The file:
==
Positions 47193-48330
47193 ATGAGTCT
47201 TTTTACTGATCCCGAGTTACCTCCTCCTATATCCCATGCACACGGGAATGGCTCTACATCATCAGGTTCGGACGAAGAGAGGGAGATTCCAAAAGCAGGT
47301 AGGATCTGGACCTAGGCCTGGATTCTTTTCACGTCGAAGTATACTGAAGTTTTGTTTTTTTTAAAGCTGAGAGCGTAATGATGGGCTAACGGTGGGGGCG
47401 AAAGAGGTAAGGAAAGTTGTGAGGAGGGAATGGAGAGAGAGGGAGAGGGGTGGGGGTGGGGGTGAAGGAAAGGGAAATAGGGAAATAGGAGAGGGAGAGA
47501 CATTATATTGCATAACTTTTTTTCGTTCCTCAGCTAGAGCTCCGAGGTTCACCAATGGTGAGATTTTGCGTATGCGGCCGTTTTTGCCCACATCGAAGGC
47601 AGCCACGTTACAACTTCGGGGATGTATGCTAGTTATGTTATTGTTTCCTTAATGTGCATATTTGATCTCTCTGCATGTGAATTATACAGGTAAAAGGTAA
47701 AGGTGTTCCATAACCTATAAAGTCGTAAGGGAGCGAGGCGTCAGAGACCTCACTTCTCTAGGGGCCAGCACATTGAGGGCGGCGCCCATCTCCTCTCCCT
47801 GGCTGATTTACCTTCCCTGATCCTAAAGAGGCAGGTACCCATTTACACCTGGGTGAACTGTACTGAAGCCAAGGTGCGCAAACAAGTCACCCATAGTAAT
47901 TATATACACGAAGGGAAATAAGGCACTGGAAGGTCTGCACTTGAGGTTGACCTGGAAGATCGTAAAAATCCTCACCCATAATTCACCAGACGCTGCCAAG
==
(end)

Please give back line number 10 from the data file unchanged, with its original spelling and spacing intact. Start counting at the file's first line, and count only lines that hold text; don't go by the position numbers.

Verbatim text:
47901 TATATACACGAAGGGAAATAAGGCACTGGAAGGTCTGCACTTGAGGTTGACCTGGAAGATCGTAAAAATCCTCACCCATAATTCACCAGACGCTGCCAAG